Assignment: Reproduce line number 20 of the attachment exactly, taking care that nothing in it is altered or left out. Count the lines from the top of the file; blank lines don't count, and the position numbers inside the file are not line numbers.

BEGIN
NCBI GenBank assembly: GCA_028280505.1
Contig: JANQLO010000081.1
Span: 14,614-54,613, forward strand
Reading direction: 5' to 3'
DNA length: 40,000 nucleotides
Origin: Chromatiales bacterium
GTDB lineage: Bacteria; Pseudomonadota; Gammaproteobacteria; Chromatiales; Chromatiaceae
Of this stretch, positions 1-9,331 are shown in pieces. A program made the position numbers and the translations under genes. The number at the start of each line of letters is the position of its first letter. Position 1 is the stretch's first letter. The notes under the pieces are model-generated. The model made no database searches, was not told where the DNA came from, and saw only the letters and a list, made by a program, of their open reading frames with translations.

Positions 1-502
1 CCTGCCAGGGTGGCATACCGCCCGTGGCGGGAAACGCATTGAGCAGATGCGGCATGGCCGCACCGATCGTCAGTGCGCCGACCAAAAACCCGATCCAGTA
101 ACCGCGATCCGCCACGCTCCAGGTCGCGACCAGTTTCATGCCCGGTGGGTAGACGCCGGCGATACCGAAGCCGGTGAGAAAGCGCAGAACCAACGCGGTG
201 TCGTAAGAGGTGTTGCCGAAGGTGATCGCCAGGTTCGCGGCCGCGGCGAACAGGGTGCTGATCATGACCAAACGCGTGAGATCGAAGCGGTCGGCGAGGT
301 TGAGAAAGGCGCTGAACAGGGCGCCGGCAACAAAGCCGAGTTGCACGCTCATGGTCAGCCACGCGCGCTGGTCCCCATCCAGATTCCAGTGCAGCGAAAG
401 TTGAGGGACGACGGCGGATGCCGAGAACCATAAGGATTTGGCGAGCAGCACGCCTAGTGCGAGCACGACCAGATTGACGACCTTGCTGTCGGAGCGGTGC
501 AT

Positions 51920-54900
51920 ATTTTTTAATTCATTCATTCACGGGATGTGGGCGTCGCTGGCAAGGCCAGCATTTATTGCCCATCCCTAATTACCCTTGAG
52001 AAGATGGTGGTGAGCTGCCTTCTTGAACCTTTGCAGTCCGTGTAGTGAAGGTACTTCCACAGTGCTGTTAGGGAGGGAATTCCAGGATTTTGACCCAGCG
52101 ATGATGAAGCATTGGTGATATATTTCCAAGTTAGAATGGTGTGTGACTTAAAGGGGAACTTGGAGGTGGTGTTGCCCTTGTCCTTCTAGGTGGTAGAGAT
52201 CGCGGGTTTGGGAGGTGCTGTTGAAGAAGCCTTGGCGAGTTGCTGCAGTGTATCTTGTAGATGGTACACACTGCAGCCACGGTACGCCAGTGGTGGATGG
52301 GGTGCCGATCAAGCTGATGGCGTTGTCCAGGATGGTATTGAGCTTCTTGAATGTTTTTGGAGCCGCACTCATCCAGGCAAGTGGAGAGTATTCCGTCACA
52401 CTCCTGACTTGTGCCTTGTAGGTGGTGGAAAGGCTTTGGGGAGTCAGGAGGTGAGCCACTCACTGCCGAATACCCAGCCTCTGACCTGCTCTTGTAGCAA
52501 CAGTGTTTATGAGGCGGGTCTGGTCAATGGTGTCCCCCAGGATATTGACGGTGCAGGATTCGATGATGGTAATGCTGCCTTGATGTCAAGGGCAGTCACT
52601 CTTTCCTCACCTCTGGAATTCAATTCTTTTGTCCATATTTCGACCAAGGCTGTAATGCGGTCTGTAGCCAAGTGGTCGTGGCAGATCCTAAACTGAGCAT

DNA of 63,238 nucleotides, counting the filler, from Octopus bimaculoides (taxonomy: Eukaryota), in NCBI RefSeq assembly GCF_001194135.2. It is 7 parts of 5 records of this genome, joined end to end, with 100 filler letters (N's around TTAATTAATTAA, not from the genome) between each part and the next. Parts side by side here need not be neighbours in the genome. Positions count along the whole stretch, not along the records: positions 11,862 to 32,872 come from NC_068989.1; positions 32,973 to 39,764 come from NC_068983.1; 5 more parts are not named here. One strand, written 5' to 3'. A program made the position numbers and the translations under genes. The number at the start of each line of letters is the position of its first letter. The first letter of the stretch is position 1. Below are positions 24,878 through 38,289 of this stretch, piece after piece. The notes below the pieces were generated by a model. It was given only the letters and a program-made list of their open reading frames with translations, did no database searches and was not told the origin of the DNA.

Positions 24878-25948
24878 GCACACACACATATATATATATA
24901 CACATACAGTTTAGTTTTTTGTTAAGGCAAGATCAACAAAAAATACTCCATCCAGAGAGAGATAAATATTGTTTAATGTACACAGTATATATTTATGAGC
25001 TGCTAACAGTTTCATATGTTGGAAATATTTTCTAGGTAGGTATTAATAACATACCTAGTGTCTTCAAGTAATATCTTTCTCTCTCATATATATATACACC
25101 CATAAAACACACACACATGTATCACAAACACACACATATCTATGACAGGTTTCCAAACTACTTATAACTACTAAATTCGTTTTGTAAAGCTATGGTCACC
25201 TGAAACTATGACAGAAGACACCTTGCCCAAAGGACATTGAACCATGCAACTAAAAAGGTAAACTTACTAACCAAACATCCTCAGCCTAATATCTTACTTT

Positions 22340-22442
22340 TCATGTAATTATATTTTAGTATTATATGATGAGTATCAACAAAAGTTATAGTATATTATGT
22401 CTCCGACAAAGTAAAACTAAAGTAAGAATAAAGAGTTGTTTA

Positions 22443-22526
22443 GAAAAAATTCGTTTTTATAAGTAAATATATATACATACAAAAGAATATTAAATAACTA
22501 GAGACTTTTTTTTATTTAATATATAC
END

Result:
52201 CGCGGGTTTGGGAGGTGCTGTTGAAGAAGCCTTGGCGAGTTGCTGCAGTGTATCTTGTAGATGGTACACACTGCAGCCACGGTACGCCAGTGGTGGATGG